JULY CONSTRUCTION EMPLOYMENT INCREASES IN 39 STATES FROM A YEAR AGO AND IN 34 STATES FROM PRIOR MONTH BUT CONCERNS GROW ABOUT WORKER AVAILABILITY
Nevada Has Largest 12-Month Percentage Gain and Florida Adds Largest Number of Jobs, As New Jersey Experiences Deepest Losses; Delaware and Virginia Top One-Month Lists, While California, Nebraska Lag
News Release from AGC of America, August 18, 2014
Construction firms added jobs in 39 states from July 2013 to July 2014 and in 34 states from June to July, according to an analysis today of Labor Department data by the Associated General Contractors of America. Association officials said the employment gains are good news, but that the pipeline of skilled craft workers, supervisors and other employees appears to be emptying rapidly.
(Hawaii was one of only 12 states to lose construction jobs, dropping 1.3% -- from 30,900 in July, 2013 to 30,500 in July 2014. This gives Hawaii the 41st-worst construction-job-growth performance in the USA. LINK: Source)
“The overall trend in construction employment has been very consistent in 2014, with more than three-fourths of states adding jobs each month on a year-over-year basis,” said Ken Simonson, the association’s chief economist. “However, growing numbers of contractors say they are having trouble finding skilled workers or subcontractors that can supply such workers.”
Nevada experienced the largest percentage increase in construction employment between July 2013 and July 2014 (13.4 percent, 7,500 construction jobs), followed by Delaware (13.3 percent, 2,600 jobs) and Florida (11.1 percent, 40,600 jobs). Florida again led all states in the number of construction jobs added in the latest 12 months, followed by Texas (23,600 jobs, 3.8 percent) and California (22,600 jobs, 3.6 percent).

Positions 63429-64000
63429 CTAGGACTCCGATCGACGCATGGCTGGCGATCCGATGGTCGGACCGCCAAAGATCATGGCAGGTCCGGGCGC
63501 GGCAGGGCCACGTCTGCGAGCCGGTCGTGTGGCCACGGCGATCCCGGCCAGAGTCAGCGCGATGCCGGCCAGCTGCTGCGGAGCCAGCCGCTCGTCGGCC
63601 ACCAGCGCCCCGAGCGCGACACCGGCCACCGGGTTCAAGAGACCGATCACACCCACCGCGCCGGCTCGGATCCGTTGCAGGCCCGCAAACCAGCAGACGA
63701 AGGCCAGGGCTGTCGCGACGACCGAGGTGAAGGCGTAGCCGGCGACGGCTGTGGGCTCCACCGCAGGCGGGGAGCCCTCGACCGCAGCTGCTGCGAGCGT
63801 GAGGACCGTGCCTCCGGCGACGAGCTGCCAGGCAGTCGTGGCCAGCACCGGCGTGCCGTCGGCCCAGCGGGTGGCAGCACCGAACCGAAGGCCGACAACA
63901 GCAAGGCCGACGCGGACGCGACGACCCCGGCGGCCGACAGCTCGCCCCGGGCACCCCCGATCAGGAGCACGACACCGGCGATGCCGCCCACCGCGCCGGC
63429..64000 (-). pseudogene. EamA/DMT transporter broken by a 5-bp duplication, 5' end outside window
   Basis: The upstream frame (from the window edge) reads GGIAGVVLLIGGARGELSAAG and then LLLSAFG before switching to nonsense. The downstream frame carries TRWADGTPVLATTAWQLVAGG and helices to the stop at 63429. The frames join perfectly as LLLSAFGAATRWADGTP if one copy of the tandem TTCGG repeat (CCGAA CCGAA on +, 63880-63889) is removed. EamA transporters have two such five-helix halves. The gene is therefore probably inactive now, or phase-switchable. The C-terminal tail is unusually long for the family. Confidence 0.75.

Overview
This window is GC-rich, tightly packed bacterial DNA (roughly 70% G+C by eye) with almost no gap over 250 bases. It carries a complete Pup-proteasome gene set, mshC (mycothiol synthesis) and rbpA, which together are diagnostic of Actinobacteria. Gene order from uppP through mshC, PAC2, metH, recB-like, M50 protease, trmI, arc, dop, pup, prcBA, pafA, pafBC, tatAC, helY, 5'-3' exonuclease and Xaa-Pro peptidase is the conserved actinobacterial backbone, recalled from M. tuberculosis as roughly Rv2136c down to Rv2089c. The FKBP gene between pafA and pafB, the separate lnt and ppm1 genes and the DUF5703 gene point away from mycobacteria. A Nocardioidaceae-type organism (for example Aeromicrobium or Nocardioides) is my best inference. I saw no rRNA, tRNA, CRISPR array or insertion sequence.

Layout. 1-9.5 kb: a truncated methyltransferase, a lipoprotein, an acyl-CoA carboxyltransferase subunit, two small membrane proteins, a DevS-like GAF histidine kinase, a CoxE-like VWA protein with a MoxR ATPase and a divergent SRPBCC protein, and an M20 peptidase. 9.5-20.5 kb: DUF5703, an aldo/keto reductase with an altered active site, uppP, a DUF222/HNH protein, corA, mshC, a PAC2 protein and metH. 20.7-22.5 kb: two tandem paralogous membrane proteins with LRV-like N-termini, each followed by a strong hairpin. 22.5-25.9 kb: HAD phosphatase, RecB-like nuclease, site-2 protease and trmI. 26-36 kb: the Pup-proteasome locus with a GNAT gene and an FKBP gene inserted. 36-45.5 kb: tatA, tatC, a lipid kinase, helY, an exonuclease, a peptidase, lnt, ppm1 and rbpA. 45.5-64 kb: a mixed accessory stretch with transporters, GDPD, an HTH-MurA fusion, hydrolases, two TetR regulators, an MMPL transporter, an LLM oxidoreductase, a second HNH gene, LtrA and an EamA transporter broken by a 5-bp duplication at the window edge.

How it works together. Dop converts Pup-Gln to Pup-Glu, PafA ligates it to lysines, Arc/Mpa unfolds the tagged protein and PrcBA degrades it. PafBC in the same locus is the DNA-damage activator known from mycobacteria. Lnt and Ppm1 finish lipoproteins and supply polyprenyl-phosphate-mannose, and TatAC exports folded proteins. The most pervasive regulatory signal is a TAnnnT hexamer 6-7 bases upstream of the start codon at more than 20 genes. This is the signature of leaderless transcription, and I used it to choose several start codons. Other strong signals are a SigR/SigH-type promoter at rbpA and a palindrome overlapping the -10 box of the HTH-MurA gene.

The District of Columbia and 11 states shed construction jobs during the past twelve months, with New Jersey again losing the highest percentage and total (-6.5 percent, -8,900 jobs). Other states that lost a high percentage of jobs include West Virginia (-5.8 percent, -2,000 jobs), Mississippi (-5.6 percent, -2,900 jobs) and Arizona (-4.8 percent, -5,900 jobs). Arizona lost the second-highest number of construction jobs during the year, followed by Mississippi, then West Virginia.
Delaware had the largest percentage gain (5.7 percent, 1,200 jobs) among the 34 states that added construction workers to payrolls between June and July. Other states adding large percentages of workers in the month included Alabama (4.9 percent, 3,800 jobs), Kentucky (3.4 percent, 2,200 jobs), New Mexico (3.1 percent, 1,200 jobs), and Virginia (2.6 percent, 4,700 jobs). Virginia added the most workers during the month, followed by Florida (4,400 jobs, 1.1 percent), Texas (4,000 jobs, 0.6 percent) and Alabama.
Fifteen states and D.C. lost construction jobs between June and July, while construction employment was unchanged in Rhode Island. California lost the most construction jobs during the month (-6,400 jobs, -1.0 percent). Other states with large monthly declines in total construction employment included New York (-3,500 jobs, -1.1 percent), Georgia (-1,500 jobs, -1.0 percent), Nebraska (-1,400 jobs, -3.0 percent) and Kansas (-1,100 jobs, -1.8 percent). Nebraska had the highest monthly percentage decline, followed by West Virginia (-1.8 percent, -600 jobs) and Kansas.
Association officials said it is encouraging that a large majority of states added construction jobs for the year and the month. However, they cautioned that construction firms in many parts of the country appear to be experiencing varying amounts of labor shortages. They said that while worker shortages appear most severe in fast-growing states like Colorado and Texas, there is still time for elected officials to act on the association’s workforce development suggestions before shortages become more widespread.
“We are at real risk of going from a situation where firms couldn’t hire because there wasn’t enough demand to firms not being able to hire because there aren’t enough qualified workers,” said Stephen E. Sandherr, the association’s chief executive officer. View the state employment data by rank and state.
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